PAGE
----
John Nyaradi (Wall Street Sector Selector) reports that as far as exchange-traded funds (ETFs) are concerned, the winners for the week included CurrencyShares Russian Ruble (XRU) (+5.0%), First Trust Amex Biotechnology (FBT) (+4.8%), iShares MSCI Australia (EWA) (+4.5%) and iShares Silver Trust (SLV) (+4.2%).
On the losing side of the slate, ETFs included Claymore/AlphaShares China Real Estate (TAO) (-4.2%), Market Vectors Coal (KOL) (-3.1%), SPDR KBW Regional Banking (KRE) (-3.1%) and iShares MSCI Brazil (EWZ) (-3.0%).
As far as credit markets are concerned, Bloomberg reported that banks were increasing lending to buyers of high-yield company loans and mortgage bonds at what might be the fastest pace since the credit-market debacle began in 2007. "Federal Reserve data show the 18 primary dealers required to bid at Treasury auctions held $27.6 billion of securities as collateral for financings lasting more than one day as of August 12, up 75% from May 6. The increase over that 14-week stretch is the biggest since the period that ended April 2007, three months before two Bear Stearns Cos. hedge funds failed because of leveraged investments." This is a sign of credit markets moving towards normalization.
Referring to the mind-boggling US budget deficit, the quote du jour this week comes from 85-year old Richard Russell, author of the Dow Theory Letters. He said: "Comes the dawn - and the penalty. There's a price to be paid for Bernanke's all-out battle to thwart the bear market. And now it's being told. Yesterday the White House itself admitted that the budget deficit over the next 10 years would be $2 trillion above their original outrageous estimate of $7 trillion dollars.
"As I said all along, it would have been better to have allowed the bear market to run its course to conclusion. That would have been extremely painful, but the US would have recovered. However, deficits in the trillions could ultimately 'break' this nation. I can't imagine how Bernanke-Obama plan to handle the coming mind-blowing deficits, plus the interest on those deficits.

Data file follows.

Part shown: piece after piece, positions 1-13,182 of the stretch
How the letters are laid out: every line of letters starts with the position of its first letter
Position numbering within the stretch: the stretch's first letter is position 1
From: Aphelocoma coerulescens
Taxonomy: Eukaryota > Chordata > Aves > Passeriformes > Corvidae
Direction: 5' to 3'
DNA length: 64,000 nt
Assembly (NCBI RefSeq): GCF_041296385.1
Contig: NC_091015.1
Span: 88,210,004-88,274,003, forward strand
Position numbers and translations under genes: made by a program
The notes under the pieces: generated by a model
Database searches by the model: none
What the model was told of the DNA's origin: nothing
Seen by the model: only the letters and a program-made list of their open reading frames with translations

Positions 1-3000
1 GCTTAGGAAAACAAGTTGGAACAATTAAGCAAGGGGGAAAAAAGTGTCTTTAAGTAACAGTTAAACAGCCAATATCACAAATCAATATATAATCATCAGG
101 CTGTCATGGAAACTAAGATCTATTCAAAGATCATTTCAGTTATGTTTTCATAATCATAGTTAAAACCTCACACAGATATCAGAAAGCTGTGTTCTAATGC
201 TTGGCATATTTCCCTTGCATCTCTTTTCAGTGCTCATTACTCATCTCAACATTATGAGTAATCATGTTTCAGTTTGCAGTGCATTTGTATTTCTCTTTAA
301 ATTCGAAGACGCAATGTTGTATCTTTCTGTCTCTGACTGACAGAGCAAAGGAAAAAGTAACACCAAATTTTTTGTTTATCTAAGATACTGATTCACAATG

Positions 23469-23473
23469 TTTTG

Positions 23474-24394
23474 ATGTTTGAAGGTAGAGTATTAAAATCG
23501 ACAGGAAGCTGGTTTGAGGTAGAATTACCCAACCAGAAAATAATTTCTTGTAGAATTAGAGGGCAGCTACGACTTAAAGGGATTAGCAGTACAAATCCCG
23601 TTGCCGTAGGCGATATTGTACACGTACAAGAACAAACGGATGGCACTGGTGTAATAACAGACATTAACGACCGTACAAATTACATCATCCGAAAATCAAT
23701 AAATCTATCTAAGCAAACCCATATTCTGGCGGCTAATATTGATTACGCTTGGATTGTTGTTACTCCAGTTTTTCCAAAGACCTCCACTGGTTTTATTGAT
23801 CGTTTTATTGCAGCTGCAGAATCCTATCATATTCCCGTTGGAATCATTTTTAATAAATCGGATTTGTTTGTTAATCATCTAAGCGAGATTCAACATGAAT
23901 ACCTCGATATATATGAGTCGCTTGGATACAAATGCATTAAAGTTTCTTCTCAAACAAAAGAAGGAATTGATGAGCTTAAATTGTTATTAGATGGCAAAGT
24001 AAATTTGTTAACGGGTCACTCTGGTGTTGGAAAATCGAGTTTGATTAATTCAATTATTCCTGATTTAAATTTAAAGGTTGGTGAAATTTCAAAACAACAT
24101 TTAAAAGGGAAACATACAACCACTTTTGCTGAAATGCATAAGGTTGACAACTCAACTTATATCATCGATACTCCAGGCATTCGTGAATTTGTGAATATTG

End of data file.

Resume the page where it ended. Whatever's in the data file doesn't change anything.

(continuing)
"The pressure will be on the reserve status of the dollar, the level of the dollar compared to other international currencies, interest rates, and the standard of living of all of us living in the new 'banana republic', the United States of 'bankrupt' America.
"When you take all this in, you can begin to see how this bear market could end with stocks selling below known values and people despising the stock market and capitalism."
Other news is that the Fed must for the first time identify the companies in its emergency lending programs - created to address the financial crisis - after losing a Freedom of Information Act lawsuit against Bloomberg. The Fed is likely to appeal against the order on the grounds that such disclosure would threaten the companies and the economy.
Also, the Federal Deposit Insurance Corporation (FDIC) on Thursday said (via the Financial Times) the number of "problem banks" had grown from 305 to 416 during the second quarter, representing total assets of $299.8 billion. In the meantime, the FDIC's deposit insurance fund, which insures up to $250,000 per depositor in each bank, had fallen to just $10.4 billion - the lowest level since March 1993 - as a result of all the bank failures, tallying 84 so far in 2009.
Next, a tag cloud of all the articles I read during the past week. This is a way of visualizing word frequencies at a glance. Key words such as "market", "Fed", "bank", "prices", "rates" and "economy" featured prominently. Interestingly, "recovery" is still moving up the ranks as the global economy seems to have turned the corner.
The key moving-average levels for the major US indices, the BRIC countries and South Africa (from where I am writing this post) are given in the table below. With the exception of the Chinese Shanghai Composite Index, which fell below its 50-day moving average about two weeks ago, all the indices are trading above their respective 50- and 200-day moving averages. The 50-day lines are also in all instances above the 200-day lines and therefore not threatening the bullish "golden crosses" established when the 50-day averages broke upwards through the 200-day averages.
The August 17 lows that represent short-term support levels for the major US markets and are as follows: Dow Jones Industrial Index (9,135), S&P 500 Index (980) and Nasdaq Composite Index (1,931).
For more on key levels and some ideas regarding the short-term direction of the S&P 500 Index, Adam Hewison's (INO.com) short technical analysis provides valuable insight. Click here to access the presentation.